Almost every day, Pet Rath journeys from his home in Battambang province’s Sampov Loun district across the border to study Thai about two kilometres inside Cambodia’s western neighbour.
The facilities and standards at the school he attends part-time over the border in Khlong Hat district, Sa Kaeo province, have always surprised him.
“The development of the education system in Thailand seems miles away from what we have in the school in our home district,” he said.
“The schoolyard [in Thailand] is wider than the ones in my home district. Students wear appropriate uniforms and better obey the school’s rules. Teachers and students can reach school by travelling on modern roads.”
The vast gap between the educations afforded to students in Thailand and Cambodia is representative of a broader problem facing the Association of Southeast Asian Nations (ASEAN) as its 10 member states seek to integrate their economies by 2015.
Namely, how can member countries that have just begun to develop their education systems hope to compete with individuals from far more developed ASEAN states armed with a vastly superior education in an integrated regional economy?
It’s a dilemma that has pricked the concern of the United Nations Economic and Social Commission for Asia and the Pacific (ESCAP), which yesterday highlighted this problem in the Economic and Social Survey of Asia and the Pacific, released yesterday by ESCAP.
The wide socio-economic gap remaining between more developed members and less developed members – namely Cambodia, Laos, Myanmar and Vietnam – is a major concern, the report says.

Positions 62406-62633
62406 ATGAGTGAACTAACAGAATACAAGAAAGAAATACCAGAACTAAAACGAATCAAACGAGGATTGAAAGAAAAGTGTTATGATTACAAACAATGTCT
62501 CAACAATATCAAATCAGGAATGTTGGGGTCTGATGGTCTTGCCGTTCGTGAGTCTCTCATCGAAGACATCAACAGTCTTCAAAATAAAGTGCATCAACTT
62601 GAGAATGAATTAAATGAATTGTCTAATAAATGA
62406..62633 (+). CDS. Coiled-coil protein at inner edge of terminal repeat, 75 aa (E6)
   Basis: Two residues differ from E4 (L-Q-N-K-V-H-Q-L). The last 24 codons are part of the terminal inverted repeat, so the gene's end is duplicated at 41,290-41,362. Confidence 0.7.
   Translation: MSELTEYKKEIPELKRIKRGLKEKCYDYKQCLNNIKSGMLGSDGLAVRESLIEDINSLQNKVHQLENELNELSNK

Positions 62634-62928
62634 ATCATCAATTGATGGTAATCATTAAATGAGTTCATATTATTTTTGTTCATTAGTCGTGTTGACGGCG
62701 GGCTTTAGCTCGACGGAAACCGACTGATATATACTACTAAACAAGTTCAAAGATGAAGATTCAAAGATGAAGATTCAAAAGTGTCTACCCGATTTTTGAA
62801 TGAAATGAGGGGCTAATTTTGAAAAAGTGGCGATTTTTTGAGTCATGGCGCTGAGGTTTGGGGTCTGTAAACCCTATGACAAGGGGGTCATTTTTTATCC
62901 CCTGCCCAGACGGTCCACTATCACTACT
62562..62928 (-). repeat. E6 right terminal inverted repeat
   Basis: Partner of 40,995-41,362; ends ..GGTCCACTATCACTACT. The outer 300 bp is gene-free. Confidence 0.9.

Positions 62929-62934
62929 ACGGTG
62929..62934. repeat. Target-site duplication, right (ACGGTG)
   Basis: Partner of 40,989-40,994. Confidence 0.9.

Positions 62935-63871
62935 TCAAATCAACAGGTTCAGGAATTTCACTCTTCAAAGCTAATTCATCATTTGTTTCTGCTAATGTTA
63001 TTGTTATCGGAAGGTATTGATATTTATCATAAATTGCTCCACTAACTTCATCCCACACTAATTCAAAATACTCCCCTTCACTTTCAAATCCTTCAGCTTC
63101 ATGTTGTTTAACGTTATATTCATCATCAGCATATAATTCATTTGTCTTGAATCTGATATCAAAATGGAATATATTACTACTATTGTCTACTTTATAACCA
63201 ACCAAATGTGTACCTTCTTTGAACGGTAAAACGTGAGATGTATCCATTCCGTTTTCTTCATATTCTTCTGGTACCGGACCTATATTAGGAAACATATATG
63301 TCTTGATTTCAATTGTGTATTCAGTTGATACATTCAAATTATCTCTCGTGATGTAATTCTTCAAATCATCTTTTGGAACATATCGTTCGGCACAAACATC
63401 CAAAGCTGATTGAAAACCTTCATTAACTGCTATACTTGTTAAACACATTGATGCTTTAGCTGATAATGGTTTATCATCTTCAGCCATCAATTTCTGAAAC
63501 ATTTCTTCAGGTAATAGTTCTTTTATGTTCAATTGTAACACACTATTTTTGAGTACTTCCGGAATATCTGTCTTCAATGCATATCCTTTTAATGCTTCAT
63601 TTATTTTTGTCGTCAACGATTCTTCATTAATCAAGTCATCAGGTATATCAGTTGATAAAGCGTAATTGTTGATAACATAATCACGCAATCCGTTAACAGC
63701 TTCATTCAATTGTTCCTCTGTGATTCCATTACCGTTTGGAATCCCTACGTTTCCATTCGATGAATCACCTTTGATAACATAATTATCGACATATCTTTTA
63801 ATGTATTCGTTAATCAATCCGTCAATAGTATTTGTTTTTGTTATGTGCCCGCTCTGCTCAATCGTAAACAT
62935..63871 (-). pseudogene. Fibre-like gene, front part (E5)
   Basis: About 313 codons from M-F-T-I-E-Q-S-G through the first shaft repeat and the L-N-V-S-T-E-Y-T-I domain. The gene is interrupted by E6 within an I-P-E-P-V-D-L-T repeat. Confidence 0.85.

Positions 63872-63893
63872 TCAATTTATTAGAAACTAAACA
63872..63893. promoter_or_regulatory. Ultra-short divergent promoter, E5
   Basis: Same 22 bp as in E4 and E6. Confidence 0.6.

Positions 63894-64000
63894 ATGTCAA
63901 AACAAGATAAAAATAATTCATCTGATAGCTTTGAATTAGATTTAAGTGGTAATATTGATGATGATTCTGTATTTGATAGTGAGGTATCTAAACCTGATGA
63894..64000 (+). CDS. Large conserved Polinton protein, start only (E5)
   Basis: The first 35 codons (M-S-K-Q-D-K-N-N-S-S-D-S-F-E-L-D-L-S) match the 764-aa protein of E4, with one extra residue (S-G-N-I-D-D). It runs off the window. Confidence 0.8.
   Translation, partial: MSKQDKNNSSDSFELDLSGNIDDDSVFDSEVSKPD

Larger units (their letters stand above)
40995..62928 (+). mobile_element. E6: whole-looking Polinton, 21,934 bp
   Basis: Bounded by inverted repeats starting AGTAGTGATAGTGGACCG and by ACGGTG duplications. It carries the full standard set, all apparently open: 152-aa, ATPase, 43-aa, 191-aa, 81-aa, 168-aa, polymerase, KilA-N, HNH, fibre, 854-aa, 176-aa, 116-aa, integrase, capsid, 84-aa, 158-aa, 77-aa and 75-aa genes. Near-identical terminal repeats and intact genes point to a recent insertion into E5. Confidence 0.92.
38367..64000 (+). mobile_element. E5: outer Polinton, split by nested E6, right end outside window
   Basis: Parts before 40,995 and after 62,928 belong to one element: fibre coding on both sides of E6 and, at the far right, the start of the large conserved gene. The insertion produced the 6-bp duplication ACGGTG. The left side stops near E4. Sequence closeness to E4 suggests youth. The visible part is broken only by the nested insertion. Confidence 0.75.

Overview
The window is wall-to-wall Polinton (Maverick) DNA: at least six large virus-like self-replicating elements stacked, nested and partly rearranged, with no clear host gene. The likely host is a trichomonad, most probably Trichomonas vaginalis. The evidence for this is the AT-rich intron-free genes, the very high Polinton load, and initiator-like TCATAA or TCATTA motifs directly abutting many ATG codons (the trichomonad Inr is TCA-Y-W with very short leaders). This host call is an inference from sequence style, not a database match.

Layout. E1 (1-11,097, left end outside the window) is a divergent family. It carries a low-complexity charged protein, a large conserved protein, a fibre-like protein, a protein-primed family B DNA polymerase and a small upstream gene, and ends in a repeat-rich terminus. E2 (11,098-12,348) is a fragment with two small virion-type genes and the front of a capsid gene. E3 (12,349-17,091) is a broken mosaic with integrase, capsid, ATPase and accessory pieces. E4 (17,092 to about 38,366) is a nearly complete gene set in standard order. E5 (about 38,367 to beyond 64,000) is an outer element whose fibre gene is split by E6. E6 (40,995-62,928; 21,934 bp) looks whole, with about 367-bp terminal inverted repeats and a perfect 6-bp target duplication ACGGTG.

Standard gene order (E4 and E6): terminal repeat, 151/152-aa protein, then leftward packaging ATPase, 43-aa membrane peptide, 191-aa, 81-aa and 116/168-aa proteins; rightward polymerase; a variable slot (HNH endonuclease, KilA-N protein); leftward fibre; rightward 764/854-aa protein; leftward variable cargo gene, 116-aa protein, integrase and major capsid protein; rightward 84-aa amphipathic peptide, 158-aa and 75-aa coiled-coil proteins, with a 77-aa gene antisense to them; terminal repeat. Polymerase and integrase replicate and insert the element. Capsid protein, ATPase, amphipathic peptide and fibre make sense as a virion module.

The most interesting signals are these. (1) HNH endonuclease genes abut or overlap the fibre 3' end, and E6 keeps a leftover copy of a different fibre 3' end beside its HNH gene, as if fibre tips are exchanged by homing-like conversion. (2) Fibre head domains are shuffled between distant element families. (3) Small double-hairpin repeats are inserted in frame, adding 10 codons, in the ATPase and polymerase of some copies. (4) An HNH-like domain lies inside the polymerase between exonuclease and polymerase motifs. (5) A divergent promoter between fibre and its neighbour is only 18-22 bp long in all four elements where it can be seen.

“The literacy rate in Cambodia remains low, at around 75 per cent, compared to the other ASEAN members’ 90 to 95 per cent [except for Laos],” the survey found. “Public spending on education is also relatively low at around three per cent of [the gross domestic product].
“Such a gap could have a negative impact not only on the economic integration of ASEAN but also on its social and cultural harmonisation.” The report goes on to say that education will also be an important factor in determining labour productivity.
While Cambodia prepares for the launch of the ASEAN Economic Community in 2015, which will facilitate the free flow of goods and labour among its 10 countries, improving labour productivity and competitiveness in a regionalised economy is crucial for Cambodia, analysts and experts said.
Dr Vong Sam Ang, general manager of SOMA Consulting Service, told the Post yesterday that Cambodia will face tough competition when the ASEAN economic community opens its doors, as the quality of employees in white-collar positions such as accounting and banking is limited compared with regional competitors.
“The educational systems in more developed members of the ASEAN and the commitment of their students are on a higher level than ours,” he said. “Instead of hiring a Cambodian middle manager or general manager, a chief executive officer might choose to import staff from more developed countries whose quality is much better.”
However, Sam Ang also said he sees enormous potential in the Kingdom’s large young labour force, many of whom are low-cost workers.
“The ASEAN economic community could entice more investors to open up businesses in our country, and graduated students who leave school with good skills could also see broadened opportunities by the ASEAN economic community’s launch,” he said.
“In order for [less developed] countries to fully benefit from the ASEAN economic community, the focus on education needs to be enhanced,” said the ESCAP report.
However, education might be a crucial step to meet Prime Minister Hun Sen’s target to move forward “from a low-income country to a lower-middle income country”, as he told Chinese news agency Xinhua in last week.